1. Famous: Jesus was beginning to be recognized as an important rabbi and miracle worker throughout the region. People “scurried” to bring their sick to him for healing, sure that Jesus had the power they sought. Why? His reputation had preceded him. Many probably knew eyewitnesses who had been cured or seen miracles done by Jesus. And they were disposed by their faith to anticipate the coming of a powerful Messiah. In our day, Jesus resides in every church and every tabernacle in our vicinity. He may even be just steps away, ready to greet us from the monstrance in a local Adoration chapel. With more than two-thousand years of hindsight, we know better than the people of Gennesaret who is in our midst. How often do we “scurry” to bring him our concerns? St. Therese of Lisieux gently reminds us, “Do you realize that Jesus is there in the tabernacle expressly for you—for you alone? He burns with the desire to come into your heart.”

    2. Widespread Healings: The people flocked to Jesus from the countryside, the villages, and “wherever they heard he was.” How desperate they must have been to have carried their sick from village to village, hoping to track down the renowned healer. Many were no doubt impeded by the terrain, confusing messages, and the crowds that surrounded Jesus. Still, they persevered. When they saw Jesus, they did not ask him for flashy signs. They humbly begged that only a tassel might touch their loved ones. Their faith allowed Jesus to work widespread healings!

    3. Only a Tassel: In this Gospel, Jesus cured anyone who merely touched the tassel of his cloak. Imagine the power that emanated from Jesus and the reactions of those who were at once healed! When we reflect on the almighty power of God or experience it in our own lives, our soul naturally responds with thanksgiving and praise. As we pray in every Mass, "Let us give thanks to the Lord our God. It is right and just." According to the Catechism, “Praise is the form of prayer which recognizes most immediately that God is God. It lauds God for his own sake and gives him glory, quite beyond what he does, but simply because HE IS” (CCC 2639). Praise to you, Lord Jesus Christ.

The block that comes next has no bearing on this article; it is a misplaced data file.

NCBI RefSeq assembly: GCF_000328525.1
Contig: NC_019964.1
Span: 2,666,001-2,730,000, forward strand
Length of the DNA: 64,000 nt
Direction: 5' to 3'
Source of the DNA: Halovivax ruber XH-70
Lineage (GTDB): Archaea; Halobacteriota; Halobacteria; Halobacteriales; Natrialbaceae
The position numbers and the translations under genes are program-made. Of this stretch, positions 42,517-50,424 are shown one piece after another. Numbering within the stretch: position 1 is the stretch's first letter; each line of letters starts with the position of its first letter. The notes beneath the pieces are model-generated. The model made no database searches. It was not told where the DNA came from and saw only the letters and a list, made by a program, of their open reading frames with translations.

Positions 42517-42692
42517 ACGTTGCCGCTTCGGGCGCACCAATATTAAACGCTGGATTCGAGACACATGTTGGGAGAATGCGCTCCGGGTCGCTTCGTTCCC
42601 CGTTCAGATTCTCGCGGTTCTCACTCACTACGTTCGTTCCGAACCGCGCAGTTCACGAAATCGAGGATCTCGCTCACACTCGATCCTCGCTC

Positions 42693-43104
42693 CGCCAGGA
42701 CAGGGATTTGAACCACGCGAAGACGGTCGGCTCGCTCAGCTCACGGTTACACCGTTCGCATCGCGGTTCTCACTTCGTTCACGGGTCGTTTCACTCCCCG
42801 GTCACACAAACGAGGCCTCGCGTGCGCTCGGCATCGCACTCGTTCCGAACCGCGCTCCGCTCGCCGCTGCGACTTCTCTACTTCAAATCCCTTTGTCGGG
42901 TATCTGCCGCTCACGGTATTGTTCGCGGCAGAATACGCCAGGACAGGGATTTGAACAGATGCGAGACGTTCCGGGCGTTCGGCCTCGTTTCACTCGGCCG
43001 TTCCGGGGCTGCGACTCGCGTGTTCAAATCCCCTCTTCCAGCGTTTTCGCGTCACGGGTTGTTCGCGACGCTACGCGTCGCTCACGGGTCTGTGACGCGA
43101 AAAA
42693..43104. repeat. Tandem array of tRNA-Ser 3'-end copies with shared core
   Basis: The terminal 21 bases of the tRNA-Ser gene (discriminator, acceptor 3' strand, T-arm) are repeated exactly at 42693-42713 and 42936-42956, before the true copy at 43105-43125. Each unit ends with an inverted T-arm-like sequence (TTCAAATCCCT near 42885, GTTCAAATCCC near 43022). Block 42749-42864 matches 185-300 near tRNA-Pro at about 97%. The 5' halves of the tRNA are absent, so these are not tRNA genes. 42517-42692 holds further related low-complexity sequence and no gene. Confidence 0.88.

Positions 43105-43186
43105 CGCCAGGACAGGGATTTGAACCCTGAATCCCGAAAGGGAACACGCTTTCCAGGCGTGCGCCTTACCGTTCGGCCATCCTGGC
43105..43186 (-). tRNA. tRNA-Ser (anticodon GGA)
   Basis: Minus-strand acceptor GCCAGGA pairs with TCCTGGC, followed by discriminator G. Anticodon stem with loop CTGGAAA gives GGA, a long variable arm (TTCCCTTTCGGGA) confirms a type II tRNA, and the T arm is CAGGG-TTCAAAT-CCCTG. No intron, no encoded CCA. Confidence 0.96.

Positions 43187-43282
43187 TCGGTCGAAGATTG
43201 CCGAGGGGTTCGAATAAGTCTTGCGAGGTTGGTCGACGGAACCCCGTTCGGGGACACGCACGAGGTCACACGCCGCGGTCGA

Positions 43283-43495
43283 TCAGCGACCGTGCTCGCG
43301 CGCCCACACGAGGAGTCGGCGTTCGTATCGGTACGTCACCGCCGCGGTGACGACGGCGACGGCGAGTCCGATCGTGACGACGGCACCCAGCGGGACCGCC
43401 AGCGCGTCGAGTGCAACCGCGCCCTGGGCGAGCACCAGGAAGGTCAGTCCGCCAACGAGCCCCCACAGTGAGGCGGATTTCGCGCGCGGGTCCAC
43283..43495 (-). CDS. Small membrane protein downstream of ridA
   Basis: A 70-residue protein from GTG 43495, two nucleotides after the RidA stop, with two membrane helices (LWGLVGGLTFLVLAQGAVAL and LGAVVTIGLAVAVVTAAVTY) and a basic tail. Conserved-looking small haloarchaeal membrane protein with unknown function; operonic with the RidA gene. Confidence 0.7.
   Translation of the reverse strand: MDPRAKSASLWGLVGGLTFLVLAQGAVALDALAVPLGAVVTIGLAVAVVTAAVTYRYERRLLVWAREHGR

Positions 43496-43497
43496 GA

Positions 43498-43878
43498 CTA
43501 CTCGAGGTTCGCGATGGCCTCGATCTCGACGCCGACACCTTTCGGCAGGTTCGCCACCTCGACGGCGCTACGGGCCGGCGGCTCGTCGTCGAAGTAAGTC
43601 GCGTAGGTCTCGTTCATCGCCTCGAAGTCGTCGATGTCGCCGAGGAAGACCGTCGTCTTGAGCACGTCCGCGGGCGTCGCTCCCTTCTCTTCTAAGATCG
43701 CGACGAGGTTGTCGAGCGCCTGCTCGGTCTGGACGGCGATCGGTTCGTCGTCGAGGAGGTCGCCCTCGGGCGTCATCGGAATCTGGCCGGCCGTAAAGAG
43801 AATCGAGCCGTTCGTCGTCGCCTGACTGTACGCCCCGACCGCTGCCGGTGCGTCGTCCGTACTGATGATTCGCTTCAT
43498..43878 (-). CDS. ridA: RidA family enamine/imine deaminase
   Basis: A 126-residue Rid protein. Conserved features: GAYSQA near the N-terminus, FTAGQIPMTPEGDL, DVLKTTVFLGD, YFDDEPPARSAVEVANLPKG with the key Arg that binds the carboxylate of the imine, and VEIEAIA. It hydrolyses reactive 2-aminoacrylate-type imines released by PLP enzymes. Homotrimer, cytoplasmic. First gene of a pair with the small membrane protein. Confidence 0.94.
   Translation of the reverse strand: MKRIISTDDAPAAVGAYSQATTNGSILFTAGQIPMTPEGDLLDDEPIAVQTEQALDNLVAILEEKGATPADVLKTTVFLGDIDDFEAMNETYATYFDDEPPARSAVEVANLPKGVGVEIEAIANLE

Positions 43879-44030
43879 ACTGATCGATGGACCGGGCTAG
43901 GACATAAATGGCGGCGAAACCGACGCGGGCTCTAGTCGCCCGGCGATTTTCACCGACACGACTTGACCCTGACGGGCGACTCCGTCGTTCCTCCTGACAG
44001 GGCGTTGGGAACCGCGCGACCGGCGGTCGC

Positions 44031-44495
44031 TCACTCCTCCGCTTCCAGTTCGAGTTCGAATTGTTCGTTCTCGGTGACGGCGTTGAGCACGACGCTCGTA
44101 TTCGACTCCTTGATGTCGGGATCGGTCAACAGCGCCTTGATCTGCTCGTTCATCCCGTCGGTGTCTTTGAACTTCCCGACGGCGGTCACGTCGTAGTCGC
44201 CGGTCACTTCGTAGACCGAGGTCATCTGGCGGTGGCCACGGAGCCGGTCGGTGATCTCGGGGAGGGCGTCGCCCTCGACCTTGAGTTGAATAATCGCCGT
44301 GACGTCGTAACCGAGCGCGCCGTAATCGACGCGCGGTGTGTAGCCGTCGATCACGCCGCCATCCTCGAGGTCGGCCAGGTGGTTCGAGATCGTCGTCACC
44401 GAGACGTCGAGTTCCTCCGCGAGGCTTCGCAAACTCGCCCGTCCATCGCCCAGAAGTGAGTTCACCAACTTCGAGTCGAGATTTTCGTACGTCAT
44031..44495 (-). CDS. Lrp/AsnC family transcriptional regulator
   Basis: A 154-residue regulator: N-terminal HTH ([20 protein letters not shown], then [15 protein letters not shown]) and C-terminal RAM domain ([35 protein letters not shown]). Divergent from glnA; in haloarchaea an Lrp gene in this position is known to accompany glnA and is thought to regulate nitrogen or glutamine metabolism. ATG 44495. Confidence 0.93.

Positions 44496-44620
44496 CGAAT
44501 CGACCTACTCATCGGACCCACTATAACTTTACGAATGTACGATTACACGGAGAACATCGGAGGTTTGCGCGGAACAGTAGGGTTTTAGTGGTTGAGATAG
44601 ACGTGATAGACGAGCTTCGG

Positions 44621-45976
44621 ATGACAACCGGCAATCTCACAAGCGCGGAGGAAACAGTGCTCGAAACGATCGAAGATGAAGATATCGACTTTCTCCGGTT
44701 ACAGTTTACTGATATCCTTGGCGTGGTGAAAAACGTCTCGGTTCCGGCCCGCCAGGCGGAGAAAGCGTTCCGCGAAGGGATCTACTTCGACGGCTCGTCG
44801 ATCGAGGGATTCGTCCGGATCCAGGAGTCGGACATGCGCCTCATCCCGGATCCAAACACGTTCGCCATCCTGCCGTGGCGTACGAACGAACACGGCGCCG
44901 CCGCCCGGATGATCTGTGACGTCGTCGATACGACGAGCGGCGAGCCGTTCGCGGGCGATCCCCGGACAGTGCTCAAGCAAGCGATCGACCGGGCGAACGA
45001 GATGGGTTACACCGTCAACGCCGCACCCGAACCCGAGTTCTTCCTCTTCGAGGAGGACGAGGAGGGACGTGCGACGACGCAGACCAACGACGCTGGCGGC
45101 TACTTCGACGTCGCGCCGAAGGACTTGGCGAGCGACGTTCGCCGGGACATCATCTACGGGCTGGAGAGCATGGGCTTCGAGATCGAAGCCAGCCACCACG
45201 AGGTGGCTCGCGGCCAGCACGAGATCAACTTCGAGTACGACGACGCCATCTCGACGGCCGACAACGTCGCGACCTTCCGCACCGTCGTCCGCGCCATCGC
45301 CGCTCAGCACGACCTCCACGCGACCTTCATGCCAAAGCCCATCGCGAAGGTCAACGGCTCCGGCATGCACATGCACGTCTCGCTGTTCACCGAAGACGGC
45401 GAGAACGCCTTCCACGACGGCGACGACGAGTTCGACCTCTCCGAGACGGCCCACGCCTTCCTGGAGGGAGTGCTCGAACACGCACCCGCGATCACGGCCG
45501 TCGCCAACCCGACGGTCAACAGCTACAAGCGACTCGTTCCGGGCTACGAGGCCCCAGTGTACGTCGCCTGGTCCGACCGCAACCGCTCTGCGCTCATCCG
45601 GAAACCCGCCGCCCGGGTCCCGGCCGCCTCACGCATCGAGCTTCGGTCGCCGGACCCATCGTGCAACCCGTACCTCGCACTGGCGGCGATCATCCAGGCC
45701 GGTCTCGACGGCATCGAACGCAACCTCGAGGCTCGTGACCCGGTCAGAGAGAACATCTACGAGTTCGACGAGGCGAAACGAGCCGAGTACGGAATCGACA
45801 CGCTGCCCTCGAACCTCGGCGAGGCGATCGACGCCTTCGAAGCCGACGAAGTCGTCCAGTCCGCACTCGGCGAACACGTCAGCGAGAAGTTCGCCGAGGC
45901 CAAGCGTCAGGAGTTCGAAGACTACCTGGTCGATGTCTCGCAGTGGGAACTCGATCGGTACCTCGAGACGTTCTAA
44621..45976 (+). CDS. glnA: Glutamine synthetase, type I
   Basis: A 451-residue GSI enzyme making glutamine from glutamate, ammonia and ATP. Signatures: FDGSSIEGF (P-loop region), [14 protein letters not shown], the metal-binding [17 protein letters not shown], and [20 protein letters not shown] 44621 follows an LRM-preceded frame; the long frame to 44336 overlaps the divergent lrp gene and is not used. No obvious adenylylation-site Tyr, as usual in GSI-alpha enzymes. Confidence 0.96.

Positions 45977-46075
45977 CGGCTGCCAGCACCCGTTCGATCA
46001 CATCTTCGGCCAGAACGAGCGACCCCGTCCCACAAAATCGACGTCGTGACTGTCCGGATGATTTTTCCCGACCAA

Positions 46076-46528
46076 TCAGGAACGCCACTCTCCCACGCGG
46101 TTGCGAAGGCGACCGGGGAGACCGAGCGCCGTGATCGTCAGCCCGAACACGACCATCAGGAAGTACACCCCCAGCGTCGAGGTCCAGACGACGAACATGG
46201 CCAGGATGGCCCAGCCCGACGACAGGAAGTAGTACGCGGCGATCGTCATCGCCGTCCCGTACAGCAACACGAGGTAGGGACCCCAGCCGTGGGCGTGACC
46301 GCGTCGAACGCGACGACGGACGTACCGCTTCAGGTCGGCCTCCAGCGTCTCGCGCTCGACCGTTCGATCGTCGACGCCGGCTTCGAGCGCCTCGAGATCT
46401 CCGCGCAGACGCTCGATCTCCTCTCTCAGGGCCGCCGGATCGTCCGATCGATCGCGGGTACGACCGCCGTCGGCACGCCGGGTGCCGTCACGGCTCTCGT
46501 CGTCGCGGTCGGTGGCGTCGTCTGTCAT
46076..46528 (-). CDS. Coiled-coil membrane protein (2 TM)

Conversing with Christ: Lord, I know that faith can move mountains, and in this case, the people’s faith resulted in many physical and spiritual cures. Please increase my faith. I believe. Help my unbelief (Mark 9:24).

    Resolution: Lord, today by your grace I will dedicate some extra time to bring you my concerns, if possible by making a visit to you in the tabernacle.

    For Further Reflection: “For when I pronounce this name, I bring before my mind the man, who, by excellence, is meek and humble of heart, benign, sober, chaste, merciful, and filled with everything that is good and holy, nay, who is the very God almighty—whose example heals me, and whose assistance strengthens me. I say all this, when I say Jesus” (St. Bernard of Clairvaux).


Opening Prayer: Lord our God, in the beginning there was the word that you spoke and everything was created Fill us with a sense of admiration for all the beautiful things you have made. May we say with you: “yes, it is good” and all very beautiful. As people who are part of it, may we respect your creation and give you all thanks and praise, through Jesus Christ our Lord.